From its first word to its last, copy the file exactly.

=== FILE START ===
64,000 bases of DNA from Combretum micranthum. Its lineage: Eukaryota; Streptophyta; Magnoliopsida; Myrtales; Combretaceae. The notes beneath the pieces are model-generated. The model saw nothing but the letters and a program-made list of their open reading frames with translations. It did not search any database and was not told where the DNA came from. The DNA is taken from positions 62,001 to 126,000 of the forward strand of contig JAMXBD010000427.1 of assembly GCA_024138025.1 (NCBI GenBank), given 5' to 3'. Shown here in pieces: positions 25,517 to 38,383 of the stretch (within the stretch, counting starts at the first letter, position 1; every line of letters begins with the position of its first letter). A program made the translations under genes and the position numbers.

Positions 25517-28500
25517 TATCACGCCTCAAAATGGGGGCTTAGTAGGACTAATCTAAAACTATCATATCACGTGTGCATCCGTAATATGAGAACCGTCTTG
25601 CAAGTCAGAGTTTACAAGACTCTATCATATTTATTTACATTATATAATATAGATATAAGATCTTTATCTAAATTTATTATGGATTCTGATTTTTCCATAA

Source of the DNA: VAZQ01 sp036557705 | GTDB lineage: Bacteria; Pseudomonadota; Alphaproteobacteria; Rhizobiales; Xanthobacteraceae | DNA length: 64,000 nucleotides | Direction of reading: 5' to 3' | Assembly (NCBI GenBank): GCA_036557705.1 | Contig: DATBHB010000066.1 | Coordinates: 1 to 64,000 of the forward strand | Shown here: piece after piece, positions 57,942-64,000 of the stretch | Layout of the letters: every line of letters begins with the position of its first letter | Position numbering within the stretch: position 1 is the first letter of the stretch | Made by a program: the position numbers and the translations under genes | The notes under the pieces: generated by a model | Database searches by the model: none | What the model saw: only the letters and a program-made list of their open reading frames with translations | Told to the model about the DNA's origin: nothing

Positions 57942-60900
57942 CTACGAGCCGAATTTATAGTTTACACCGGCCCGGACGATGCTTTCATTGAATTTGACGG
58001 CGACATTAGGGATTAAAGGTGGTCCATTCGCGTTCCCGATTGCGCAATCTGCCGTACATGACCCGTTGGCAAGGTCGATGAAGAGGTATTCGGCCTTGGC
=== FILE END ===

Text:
64,000 bases of DNA from Combretum micranthum. Its lineage: Eukaryota; Streptophyta; Magnoliopsida; Myrtales; Combretaceae. The notes beneath the pieces are model-generated. The model saw nothing but the letters and a program-made list of their open reading frames with translations. It did not search any database and was not told where the DNA came from. The DNA is taken from positions 62,001 to 126,000 of the forward strand of contig JAMXBD010000427.1 of assembly GCA_024138025.1 (NCBI GenBank), given 5' to 3'. Shown here in pieces: positions 25,517 to 38,383 of the stretch (within the stretch, counting starts at the first letter, position 1; every line of letters begins with the position of its first letter). A program made the translations under genes and the position numbers.

Positions 25517-28500
25517 TATCACGCCTCAAAATGGGGGCTTAGTAGGACTAATCTAAAACTATCATATCACGTGTGCATCCGTAATATGAGAACCGTCTTG
25601 CAAGTCAGAGTTTACAAGACTCTATCATATTTATTTACATTATATAATATAGATATAAGATCTTTATCTAAATTTATTATGGATTCTGATTTTTCCATAA

Source of the DNA: VAZQ01 sp036557705 | GTDB lineage: Bacteria; Pseudomonadota; Alphaproteobacteria; Rhizobiales; Xanthobacteraceae | DNA length: 64,000 nucleotides | Direction of reading: 5' to 3' | Assembly (NCBI GenBank): GCA_036557705.1 | Contig: DATBHB010000066.1 | Coordinates: 1 to 64,000 of the forward strand | Shown here: piece after piece, positions 57,942-64,000 of the stretch | Layout of the letters: every line of letters begins with the position of its first letter | Position numbering within the stretch: position 1 is the first letter of the stretch | Made by a program: the position numbers and the translations under genes | The notes under the pieces: generated by a model | Database searches by the model: none | What the model saw: only the letters and a program-made list of their open reading frames with translations | Told to the model about the DNA's origin: nothing

Positions 57942-60900
57942 CTACGAGCCGAATTTATAGTTTACACCGGCCCGGACGATGCTTTCATTGAATTTGACGG
58001 CGACATTAGGGATTAAAGGTGGTCCATTCGCGTTCCCGATTGCGCAATCTGCCGTACATGACCCGTTGGCAAGGTCGATGAAGAGGTATTCGGCCTTGGC